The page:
A patient presented to my office as a new patient, sent because of elbow pain. After careful history taking and an examination of the elbow, it was determined that she had what is better known as “Tennis elbow”, or lateral epicondylitis. Further examination, revealed what we call dactylitis (sausage digit, because it looks like a sausage), pitting of a couple of finger nails and some psoriasis in the Umbilicus (belly button). The diagnosis then went from a localized/isolated tennis elbow to a diagnosis of Psoriatic arthritis.
Psoriatic arthritis comes in many forms and varieties. It can look just like rheumatoid arthritis (RA), involve the spine in a way similar to ankylosing spondylitis (inflammation of the spine), and can be associated with non-musculoskeletal issues such as sores in the mouth and inflammation in the eye. Of course, it is also possible to have Rheumatoid Arthritis in combination with, but unrelated to psoriasis. It is an excellent example of how the pattern of joint involvement can be a clue to the correct diagnosis, and of how the precise diagnosis can be elusive, but is usually more straight forward in the hands of an experienced physician who knows what questions to ask and takes the time to do a thorough exam. Psoriatic skin/nail changes, may predate the joint symptoms, or even follow the joint symptoms by years.
X-rays and labs can assist in the diagnosis, but can be as confusing to the “uninitiated/inexperienced” observer as they can be helpful. Psoriatic arthritis is, as are most illnesses, diagnosed primarily with a good history, good physical exam, and experience helps. The lab and x-rays are only ancillary. Just because a patient has a positive Rheumatoid factor, does not mean that they have RA and not psoriatic arthritis.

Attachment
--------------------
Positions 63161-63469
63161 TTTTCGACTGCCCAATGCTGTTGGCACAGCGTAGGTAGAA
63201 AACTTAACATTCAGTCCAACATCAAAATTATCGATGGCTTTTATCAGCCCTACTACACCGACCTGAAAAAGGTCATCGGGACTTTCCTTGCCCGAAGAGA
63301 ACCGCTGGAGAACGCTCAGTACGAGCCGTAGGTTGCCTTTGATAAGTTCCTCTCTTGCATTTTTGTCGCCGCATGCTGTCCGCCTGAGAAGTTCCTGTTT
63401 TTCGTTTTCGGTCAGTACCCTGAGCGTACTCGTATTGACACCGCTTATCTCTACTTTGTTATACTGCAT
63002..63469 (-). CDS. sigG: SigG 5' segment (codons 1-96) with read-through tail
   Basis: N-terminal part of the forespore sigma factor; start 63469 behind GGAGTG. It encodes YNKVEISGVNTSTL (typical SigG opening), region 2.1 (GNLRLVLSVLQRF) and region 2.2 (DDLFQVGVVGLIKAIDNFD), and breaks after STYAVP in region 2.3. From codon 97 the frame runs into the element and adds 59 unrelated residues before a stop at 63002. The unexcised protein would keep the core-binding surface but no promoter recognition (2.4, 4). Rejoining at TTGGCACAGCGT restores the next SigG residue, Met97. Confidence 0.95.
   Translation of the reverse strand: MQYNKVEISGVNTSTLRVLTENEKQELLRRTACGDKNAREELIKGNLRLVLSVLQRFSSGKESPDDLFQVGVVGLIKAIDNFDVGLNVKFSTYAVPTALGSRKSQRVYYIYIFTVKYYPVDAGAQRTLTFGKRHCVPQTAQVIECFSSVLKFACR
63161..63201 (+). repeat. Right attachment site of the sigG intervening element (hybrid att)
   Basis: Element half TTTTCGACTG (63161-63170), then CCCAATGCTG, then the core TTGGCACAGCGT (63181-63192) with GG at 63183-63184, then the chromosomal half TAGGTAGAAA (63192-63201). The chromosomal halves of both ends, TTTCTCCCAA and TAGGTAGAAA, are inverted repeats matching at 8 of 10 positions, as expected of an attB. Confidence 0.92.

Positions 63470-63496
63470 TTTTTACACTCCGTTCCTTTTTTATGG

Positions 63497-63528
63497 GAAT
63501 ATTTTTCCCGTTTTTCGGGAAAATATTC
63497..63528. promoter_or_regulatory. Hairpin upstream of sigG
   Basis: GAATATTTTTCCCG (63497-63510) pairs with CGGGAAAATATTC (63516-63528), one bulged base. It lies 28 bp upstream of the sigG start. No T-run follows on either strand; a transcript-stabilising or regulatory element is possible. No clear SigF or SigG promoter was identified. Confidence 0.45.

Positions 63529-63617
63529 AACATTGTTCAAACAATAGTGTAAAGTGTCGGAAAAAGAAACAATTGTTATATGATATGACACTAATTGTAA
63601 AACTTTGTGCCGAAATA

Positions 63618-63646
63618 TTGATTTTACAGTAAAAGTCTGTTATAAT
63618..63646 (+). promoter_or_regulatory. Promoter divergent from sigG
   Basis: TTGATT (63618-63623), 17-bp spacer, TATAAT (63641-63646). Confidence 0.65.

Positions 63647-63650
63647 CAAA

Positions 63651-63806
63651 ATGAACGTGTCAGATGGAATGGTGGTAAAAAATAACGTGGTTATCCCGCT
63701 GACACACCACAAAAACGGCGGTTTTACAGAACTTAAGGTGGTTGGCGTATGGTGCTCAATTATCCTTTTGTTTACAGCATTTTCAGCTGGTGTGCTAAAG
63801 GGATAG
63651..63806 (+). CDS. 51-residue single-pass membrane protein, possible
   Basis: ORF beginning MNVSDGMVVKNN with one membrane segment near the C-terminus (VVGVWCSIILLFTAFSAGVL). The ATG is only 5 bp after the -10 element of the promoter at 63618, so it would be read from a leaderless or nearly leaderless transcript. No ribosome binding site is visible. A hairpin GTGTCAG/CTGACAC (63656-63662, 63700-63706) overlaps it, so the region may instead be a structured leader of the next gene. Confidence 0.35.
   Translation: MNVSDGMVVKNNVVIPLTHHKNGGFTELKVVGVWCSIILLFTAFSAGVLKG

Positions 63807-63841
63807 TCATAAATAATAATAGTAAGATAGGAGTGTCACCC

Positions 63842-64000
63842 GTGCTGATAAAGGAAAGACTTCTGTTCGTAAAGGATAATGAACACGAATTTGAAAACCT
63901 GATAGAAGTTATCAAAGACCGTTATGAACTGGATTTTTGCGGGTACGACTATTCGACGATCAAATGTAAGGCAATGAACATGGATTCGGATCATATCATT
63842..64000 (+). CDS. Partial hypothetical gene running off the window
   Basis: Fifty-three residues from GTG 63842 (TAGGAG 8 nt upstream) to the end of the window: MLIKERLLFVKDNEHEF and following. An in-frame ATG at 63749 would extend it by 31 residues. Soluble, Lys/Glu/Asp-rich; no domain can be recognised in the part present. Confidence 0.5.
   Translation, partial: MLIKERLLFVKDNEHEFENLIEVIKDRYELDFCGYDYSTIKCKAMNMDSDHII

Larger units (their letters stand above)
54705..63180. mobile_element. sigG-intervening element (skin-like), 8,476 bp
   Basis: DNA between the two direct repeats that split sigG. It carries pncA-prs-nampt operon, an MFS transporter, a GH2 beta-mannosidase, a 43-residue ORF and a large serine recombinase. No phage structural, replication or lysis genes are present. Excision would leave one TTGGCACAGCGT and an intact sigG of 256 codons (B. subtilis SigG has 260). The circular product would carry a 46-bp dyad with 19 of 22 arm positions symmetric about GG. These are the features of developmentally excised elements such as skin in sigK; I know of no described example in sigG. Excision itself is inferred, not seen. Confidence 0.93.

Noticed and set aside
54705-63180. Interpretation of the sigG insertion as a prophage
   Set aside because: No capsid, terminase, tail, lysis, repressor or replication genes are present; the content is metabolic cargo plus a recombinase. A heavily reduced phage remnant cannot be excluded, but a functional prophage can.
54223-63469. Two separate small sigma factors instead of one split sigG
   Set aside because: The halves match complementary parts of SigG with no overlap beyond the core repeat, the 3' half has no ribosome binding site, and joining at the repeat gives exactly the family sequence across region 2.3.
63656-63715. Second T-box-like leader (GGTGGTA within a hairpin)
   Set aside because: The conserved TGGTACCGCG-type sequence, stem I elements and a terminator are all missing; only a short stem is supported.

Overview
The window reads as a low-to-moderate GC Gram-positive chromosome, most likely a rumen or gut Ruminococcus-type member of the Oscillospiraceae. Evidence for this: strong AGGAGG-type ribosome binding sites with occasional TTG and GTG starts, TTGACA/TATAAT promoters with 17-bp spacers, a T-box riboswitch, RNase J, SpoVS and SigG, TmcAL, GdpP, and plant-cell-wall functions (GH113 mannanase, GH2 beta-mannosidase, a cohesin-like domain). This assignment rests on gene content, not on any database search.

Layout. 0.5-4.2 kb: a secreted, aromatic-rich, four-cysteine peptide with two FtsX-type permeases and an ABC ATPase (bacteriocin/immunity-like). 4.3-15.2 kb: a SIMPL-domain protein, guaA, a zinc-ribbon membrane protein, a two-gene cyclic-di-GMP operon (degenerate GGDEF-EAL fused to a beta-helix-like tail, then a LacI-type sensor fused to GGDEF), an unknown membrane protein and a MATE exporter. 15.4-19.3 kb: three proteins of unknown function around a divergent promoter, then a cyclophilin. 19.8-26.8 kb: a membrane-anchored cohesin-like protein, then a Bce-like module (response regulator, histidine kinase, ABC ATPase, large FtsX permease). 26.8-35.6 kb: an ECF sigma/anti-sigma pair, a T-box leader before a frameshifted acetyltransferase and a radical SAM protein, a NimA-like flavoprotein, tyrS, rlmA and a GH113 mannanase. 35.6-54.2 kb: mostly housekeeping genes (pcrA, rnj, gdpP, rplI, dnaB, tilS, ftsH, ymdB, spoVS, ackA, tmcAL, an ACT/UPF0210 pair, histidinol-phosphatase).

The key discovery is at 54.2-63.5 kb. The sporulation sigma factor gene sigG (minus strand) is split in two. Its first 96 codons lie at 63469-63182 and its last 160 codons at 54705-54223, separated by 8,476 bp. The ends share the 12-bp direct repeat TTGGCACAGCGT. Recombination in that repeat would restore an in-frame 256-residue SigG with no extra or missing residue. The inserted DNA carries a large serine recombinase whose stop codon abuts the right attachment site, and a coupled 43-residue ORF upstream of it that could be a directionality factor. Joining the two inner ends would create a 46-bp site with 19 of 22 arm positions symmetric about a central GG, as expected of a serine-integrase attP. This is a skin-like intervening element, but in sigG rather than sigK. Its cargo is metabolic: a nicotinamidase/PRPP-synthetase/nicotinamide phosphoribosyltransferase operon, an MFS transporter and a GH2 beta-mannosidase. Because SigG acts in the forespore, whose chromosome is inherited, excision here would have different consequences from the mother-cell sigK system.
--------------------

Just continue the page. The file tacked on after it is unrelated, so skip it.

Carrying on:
Patients have chronic illness, characterized by periods of relative improvement and then periods of flare-ups i.e., worsening. Our aim is to control the numbers of flares, the severity of the baseline level of inflammation, discomfort and disability, and to lessen the severity and the duration of flares. Ultimately, we aim to place the problem into prolonged remission
with drugs such as Methotrexate, and other DMARD (Disease Modifying Anti-rheumatic Drugs) and/or the Biologic modifiers, such as Remicade, Humira, Enbrel, just to mention a few. Because of potential side-effects, we tend to use less often, the class of drugs known as Non-steroidal anti-inflammatory drugs (NSAIDs). Since I had started in practice, the treatment has improved by leaps and bounds.
From time to time, we, at AARA PC might have a research protocol or two aimed at psoriatic arthritis, and it wouldn’t hurt to periodically call us and check up on this if one has been diagnosed as having Psoriatic Arthritis. We also have ongoing research studies for RA, and OA and other varieties of Rheumatic disease.
By Dr. John Starr, MD, Rheumatologist